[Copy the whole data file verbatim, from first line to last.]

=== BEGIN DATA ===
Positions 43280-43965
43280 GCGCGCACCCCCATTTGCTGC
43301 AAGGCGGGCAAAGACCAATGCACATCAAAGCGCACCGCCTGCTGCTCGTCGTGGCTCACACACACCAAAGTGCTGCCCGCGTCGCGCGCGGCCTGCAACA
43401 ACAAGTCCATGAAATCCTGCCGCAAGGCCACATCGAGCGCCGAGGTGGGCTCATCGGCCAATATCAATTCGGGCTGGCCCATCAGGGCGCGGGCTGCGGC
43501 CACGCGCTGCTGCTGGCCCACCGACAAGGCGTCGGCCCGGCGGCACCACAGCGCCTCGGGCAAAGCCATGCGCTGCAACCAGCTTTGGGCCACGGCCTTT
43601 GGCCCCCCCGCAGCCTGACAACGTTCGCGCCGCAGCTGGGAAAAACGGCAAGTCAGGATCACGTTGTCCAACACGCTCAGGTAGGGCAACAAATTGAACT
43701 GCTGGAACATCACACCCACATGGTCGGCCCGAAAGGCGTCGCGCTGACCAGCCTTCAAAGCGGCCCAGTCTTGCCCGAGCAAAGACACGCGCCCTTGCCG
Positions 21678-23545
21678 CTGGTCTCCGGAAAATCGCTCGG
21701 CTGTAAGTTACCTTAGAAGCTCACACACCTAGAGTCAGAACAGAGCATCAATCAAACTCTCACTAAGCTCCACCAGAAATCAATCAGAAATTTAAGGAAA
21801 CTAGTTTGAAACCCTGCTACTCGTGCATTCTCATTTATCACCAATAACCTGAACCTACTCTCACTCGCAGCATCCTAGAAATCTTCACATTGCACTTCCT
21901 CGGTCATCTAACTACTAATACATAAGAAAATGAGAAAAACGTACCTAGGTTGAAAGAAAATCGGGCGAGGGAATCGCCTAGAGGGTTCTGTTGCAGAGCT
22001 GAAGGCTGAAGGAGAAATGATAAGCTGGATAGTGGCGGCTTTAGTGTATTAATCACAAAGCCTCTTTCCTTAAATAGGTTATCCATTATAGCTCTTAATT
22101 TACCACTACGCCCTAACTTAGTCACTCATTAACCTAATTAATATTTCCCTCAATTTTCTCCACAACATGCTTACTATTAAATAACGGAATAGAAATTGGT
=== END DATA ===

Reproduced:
Positions 43280-43965
43280 GCGCGCACCCCCATTTGCTGC
43301 AAGGCGGGCAAAGACCAATGCACATCAAAGCGCACCGCCTGCTGCTCGTCGTGGCTCACACACACCAAAGTGCTGCCCGCGTCGCGCGCGGCCTGCAACA
43401 ACAAGTCCATGAAATCCTGCCGCAAGGCCACATCGAGCGCCGAGGTGGGCTCATCGGCCAATATCAATTCGGGCTGGCCCATCAGGGCGCGGGCTGCGGC
43501 CACGCGCTGCTGCTGGCCCACCGACAAGGCGTCGGCCCGGCGGCACCACAGCGCCTCGGGCAAAGCCATGCGCTGCAACCAGCTTTGGGCCACGGCCTTT
43601 GGCCCCCCCGCAGCCTGACAACGTTCGCGCCGCAGCTGGGAAAAACGGCAAGTCAGGATCACGTTGTCCAACACGCTCAGGTAGGGCAACAAATTGAACT
43701 GCTGGAACATCACACCCACATGGTCGGCCCGAAAGGCGTCGCGCTGACCAGCCTTCAAAGCGGCCCAGTCTTGCCCGAGCAAAGACACGCGCCCTTGCCG
Positions 21678-23545
21678 CTGGTCTCCGGAAAATCGCTCGG
21701 CTGTAAGTTACCTTAGAAGCTCACACACCTAGAGTCAGAACAGAGCATCAATCAAACTCTCACTAAGCTCCACCAGAAATCAATCAGAAATTTAAGGAAA
21801 CTAGTTTGAAACCCTGCTACTCGTGCATTCTCATTTATCACCAATAACCTGAACCTACTCTCACTCGCAGCATCCTAGAAATCTTCACATTGCACTTCCT
21901 CGGTCATCTAACTACTAATACATAAGAAAATGAGAAAAACGTACCTAGGTTGAAAGAAAATCGGGCGAGGGAATCGCCTAGAGGGTTCTGTTGCAGAGCT
22001 GAAGGCTGAAGGAGAAATGATAAGCTGGATAGTGGCGGCTTTAGTGTATTAATCACAAAGCCTCTTTCCTTAAATAGGTTATCCATTATAGCTCTTAATT
22101 TACCACTACGCCCTAACTTAGTCACTCATTAACCTAATTAATATTTCCCTCAATTTTCTCCACAACATGCTTACTATTAAATAACGGAATAGAAATTGGT